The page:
Articles of Confederation

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The Articles of Confederation were the first written plan of government for the United States of America. This lasted from 1776 to 1787. A confederation is a group of states who cooperate for a common purpose.

Contents[change | edit source]

Even though the Articles of Confederation and the Constitution were established by many of the same people, the two documents were very different. The original five-paged Articles contained thirteen articles, a conclusion, and a signatory section. The following list contains short summaries of each of the thirteen articles.

  1. Establishes the name of the confederation as "The United States of America."
  2. Asserts the precedence of the separate states over the confederation government, i.e. "Each state retains its sovereignty, freedom, and independence, and every power, jurisdiction, and right, which is not by this Confederation expressly delegated."
  3. Establishes the United States as a league of states united ". . . for their common defense, the security of their liberties, and their mutual and general welfare, binding themselves to assist each other, against all force offered to, or attacks made upon them . . . ."
  4. Establishes freedom of movement–anyone can pass freely between states, excluding "paupers, vagabonds, and fugitives from justice." All people are entitled to the rights established by the state into which he travels. If a crime is committed in one state and the perpetrator flees to another state, he will be extradited to and tried in the state in which the crime was committed.
  5. Allocates one vote in the Congress of the Confederation (United States in Congress Assembled) to each state, which was entitled to a delegation of between two and seven members. Members of Congress were appointed by state legislatures; individuals could not serve more than three out of any six years.
  6. Only the central government is allowed to conduct foreign relations and to declare war. No states have navies or standing armies, or engage in war, without permission of Congress (although the state militias are encouraged).
  7. When an army is raised for common defense, colonels and military ranks below colonel will be named by the state legislatures.
  8. Expenditures by the United States will be paid by funds raised by state legislatures, and apportioned to the states based on the real property values of each.
  9. Defines the powers of the central government: to declare war, to set weights and measures (including coins), and for Congress to serve as a final court for disputes between states.
  10. Defines a Committee of the States to be a government when Congress is not in session.
  11. Requires nine states to approve the admission of a new state into the confederacy; pre-approves Canada, if it applies for membership.
  12. Reaffirms that the Confederation accepts war debt incurred by Congress before the Articles.
  13. Declares that the Articles are perpetual, and can only be altered by approval of Congress with ratification by all the state legislatures.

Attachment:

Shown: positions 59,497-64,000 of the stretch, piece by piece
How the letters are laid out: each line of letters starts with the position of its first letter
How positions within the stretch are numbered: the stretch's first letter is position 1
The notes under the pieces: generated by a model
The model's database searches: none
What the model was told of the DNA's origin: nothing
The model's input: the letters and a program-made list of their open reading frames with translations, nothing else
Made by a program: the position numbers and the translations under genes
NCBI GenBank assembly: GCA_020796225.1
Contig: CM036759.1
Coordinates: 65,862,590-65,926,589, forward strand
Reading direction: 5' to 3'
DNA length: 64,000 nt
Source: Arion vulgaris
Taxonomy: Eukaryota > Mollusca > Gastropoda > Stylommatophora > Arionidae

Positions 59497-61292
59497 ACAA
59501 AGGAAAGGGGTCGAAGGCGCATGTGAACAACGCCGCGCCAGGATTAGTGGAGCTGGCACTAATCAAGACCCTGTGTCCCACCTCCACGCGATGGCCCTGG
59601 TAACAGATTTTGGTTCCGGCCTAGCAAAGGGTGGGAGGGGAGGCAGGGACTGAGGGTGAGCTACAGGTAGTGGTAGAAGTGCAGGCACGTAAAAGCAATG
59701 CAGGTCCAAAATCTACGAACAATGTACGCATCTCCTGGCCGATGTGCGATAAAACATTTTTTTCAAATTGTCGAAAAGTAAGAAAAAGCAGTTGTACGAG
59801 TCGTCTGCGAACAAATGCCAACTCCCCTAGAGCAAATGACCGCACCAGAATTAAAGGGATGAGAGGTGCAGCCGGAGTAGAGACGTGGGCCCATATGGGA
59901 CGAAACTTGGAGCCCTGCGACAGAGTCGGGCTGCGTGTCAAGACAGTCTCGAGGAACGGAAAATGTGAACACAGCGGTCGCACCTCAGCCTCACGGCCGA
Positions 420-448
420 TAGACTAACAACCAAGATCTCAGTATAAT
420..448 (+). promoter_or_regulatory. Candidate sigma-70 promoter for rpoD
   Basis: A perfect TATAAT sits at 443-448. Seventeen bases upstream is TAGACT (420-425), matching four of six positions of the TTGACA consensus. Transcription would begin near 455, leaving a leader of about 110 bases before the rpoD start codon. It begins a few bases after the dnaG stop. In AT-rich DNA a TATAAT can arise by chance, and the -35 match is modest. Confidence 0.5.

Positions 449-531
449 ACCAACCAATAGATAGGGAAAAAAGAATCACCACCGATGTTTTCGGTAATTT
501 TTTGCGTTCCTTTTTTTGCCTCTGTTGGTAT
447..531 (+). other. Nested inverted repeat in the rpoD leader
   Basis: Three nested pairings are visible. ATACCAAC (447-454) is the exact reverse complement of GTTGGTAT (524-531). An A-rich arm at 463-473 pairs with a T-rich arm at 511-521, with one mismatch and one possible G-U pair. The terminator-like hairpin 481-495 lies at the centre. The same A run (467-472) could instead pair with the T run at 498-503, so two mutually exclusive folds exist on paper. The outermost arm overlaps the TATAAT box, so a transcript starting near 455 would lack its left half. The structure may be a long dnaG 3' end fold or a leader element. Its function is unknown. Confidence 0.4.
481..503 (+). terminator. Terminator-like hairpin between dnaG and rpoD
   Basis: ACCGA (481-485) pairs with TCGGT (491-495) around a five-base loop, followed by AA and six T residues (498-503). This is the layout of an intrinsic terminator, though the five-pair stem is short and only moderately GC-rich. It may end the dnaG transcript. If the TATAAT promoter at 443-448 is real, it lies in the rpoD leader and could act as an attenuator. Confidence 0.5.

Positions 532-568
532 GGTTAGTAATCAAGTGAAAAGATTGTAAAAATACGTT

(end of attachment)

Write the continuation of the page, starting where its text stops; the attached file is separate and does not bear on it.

Gallery[change | edit source]

References[change | edit source]

  • R. B. Bernstein, "Parliamentary Principles, American Realities: The Continental and Confederation Congresses, 1774-1789," in Inventing Congress: Origins & Establishment Of First Federal Congress ed by Kenneth R. Bowling and Donald R. Kennon (1999) pp 76–108
  • Burnett, Edmund Cody. The Continental Congress: A Definitive History of the Continental Congress From Its Inception in 1774 to March, 1789 (1941)
  • Barbara Feinberg, The Articles Of Confederation (2002). [for middle school children.]
  • Robert W. Hoffert, A Politics of Tensions: The Articles of Confederation and American Political Ideas (1992).
  • Lucille E. Horgan. Forged in War: The Continental Congress and the Origin of Military Supply and Acquisition Policy (2002)
  • Merrill Jensen, The Articles of Confederation: An Interpretation of the Social-Constitutional History of the American Revolution, 1774-1781 (1959).
  • Merrill Jensen: "The Idea of a National Government During the American Revolution", Political Science Quarterly, 58 (1943), 356-79. online at JSTOR
  • Calvin Jillson and Rick K. Wilson. Congressional Dynamics: Structure, Coordination, and Choice in the First American Congress, 1774-1789. (1994)
  • Forest McDonald.Novus Ordo Seclorum: The Intellectual Origins of the Constitution. (1985)
  • Andrew C. Mclaughlin, A Constitutional History of the United States (1935) online version
  • Pauline Maier, American Scripture: Making the Declaration of Independence (1998).
  • Jackson T. Main, Political Parties before the Constitution. University of North Carolina Press, 1974
  • Jack N. Rakove, The Beginnings of National Politics: An Interpretive History of the Continental Congress (1982).
  • Jack N. Rakove, “The Collapse of the Articles of Confederation,” in The American Founding: Essays on the Formation of the Constitution. Ed by J. Jackson Barlow, Leonard W. Levy and Ken Masugi. Greenwood Press. 1988. pp 225–45 ISBN 0-313-25610-1

Further reading[change | edit source]

  • Klos, Stanley L. (2004). President Who? Forgotten Founders. Pittsburgh, Pennsylvania: Evisum, Inc.. pp. 261. ISBN 0-9752627-5-0.

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